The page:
The most extensive investigation into the source of outstanding talent was undertaken by Ericsson among violinists from the Music Academy of West Berlin in Germany. He divided them into three groups. Outstanding students expected to become international soloists, extremely good players destined for positions in leading orchestras, and a less able group with a future as music teachers. The question posed was what separated the three groups? The biographical histories of the three groups were similar and showed no marked differences. They started formal lessons and practice aged eight, and all decided to become musicians aged around 15. The only real difference between the groups was simply the number of hours devoted to serious practice. By the age of 20, the best violinists had practised an average of 10,000 hours – more than 2,000 hours more than the good violinists and more than 6,000 hours more than those hoping to become music teachers.

This finding has become known as “the 10,000 hour rule” – the minimum time believed necessary for the acquisition of expertise in any complex task. Syed steps back to point out that implications are far wider than simple for sporting achievement and apply to work, business, politics, and life in general.

“If we believe that attaining excellence hinges on talent, we are likely to give up if we show insufficient early promise. If on the other hand, we believe that talent is not implicated in our future achievements, we are likely to persevere.”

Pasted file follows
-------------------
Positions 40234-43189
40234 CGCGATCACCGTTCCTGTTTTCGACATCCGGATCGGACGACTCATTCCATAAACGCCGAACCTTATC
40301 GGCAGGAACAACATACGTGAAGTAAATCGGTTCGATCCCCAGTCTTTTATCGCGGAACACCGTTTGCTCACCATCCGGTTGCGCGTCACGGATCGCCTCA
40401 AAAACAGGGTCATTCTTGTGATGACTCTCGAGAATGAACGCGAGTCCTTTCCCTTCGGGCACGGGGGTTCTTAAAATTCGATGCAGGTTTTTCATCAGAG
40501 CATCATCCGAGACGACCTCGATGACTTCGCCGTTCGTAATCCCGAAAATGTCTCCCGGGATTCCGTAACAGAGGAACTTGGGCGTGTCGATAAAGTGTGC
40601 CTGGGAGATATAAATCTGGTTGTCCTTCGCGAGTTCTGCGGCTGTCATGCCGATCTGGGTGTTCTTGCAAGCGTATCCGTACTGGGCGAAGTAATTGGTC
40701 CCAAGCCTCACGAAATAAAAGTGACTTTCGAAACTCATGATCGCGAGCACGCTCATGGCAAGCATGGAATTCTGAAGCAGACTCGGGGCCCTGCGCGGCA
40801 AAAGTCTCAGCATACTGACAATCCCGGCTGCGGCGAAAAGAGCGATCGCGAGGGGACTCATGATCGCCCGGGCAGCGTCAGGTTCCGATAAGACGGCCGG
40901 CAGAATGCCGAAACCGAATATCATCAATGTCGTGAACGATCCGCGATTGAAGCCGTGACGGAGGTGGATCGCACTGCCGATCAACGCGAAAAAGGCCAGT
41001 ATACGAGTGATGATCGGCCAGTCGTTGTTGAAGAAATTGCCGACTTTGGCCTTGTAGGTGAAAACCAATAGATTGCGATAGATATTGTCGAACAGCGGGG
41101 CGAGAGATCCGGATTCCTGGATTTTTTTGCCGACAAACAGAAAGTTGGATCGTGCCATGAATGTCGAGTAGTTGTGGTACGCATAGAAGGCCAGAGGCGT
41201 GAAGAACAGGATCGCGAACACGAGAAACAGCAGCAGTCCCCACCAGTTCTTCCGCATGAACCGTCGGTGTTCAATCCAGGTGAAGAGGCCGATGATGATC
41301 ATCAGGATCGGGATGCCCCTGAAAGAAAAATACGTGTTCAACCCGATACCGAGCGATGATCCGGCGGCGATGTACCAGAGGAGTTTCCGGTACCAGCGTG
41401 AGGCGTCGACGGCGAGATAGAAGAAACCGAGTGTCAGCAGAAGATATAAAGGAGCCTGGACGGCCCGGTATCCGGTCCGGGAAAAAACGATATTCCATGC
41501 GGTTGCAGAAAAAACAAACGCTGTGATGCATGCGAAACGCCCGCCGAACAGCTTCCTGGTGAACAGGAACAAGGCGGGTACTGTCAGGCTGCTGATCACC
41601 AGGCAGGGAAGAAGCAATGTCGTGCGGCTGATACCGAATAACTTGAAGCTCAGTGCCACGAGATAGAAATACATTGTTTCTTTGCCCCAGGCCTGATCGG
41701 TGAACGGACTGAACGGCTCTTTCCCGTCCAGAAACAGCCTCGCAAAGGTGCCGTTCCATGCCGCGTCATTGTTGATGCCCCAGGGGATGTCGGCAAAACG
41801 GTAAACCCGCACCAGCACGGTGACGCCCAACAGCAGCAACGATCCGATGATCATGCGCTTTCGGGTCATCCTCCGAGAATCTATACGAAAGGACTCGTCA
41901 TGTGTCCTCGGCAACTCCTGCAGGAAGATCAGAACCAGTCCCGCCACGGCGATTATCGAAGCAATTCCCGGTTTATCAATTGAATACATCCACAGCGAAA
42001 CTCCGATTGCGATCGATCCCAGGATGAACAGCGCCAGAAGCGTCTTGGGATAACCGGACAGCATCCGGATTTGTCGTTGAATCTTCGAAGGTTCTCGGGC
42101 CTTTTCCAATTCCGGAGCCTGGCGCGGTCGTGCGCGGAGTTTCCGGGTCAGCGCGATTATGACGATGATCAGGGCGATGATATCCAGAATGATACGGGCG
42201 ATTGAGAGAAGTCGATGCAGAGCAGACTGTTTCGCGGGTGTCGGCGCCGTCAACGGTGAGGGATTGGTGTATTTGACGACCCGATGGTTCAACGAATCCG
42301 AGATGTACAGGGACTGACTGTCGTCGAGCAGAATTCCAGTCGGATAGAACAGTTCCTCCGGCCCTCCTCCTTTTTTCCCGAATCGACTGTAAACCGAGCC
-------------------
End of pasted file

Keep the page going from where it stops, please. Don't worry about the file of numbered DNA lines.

Bounce is full of examples that prove how the roots of so-called talent seen in top sports people, such as lightning reaction speeds, astonishing anticipation, and instinctive movements, are actually the product of enhanced brain processes developed through practice. World-class tennis players can tell where a serve will land based on the tiny changes to the server’s hips and body position. Chess players “chunk” the information on the board in front of them rather than perceive the position of each individual piece. These performers were not born with this ability – it has been gained through experience. Syed highlights Desmond Douglas, also a British table tennis champion, renowned for his fast reaction speeds. To the sport’s surprise when Douglas actually had his overall reaction speeds tested, he turned out to be no better than sluggish. The findings were such a shock that at first no one believed them. On further investigation by Syed, who looked deeply into the player’s early playing history, the explanation became clear. Douglas had spent the first five years of his table tennis life in a cramped Birmingham classroom with so little space between the end of the table and the walls that the players developed a form of “speed table tennis”. “Douglas spent more hours than any other player encoding the characteristics of a highly specific type of table tennis: the kind played at maximum pace, close to the table. That is how a man with sluggish reactions became the fastest player on the planet.”